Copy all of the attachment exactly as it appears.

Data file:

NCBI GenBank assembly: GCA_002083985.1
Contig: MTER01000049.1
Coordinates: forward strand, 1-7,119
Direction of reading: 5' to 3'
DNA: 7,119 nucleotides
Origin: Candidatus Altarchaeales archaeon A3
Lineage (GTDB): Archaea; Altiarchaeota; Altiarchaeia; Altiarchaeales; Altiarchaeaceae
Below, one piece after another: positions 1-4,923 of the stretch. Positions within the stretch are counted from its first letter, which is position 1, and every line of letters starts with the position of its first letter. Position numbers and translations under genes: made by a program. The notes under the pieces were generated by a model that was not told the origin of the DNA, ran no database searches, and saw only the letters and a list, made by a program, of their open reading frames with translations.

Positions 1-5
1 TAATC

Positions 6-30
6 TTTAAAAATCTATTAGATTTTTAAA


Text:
NCBI GenBank assembly: GCA_002083985.1
Contig: MTER01000049.1
Coordinates: forward strand, 1-7,119
Direction of reading: 5' to 3'
DNA: 7,119 nucleotides
Origin: Candidatus Altarchaeales archaeon A3
Lineage (GTDB): Archaea; Altiarchaeota; Altiarchaeia; Altiarchaeales; Altiarchaeaceae
Below, one piece after another: positions 1-4,923 of the stretch. Positions within the stretch are counted from its first letter, which is position 1, and every line of letters starts with the position of its first letter. Position numbers and translations under genes: made by a program. The notes under the pieces were generated by a model that was not told the origin of the DNA, ran no database searches, and saw only the letters and a list, made by a program, of their open reading frames with translations.

Positions 1-5
1 TAATC

Positions 6-30
6 TTTAAAAATCTATTAGATTTTTAAA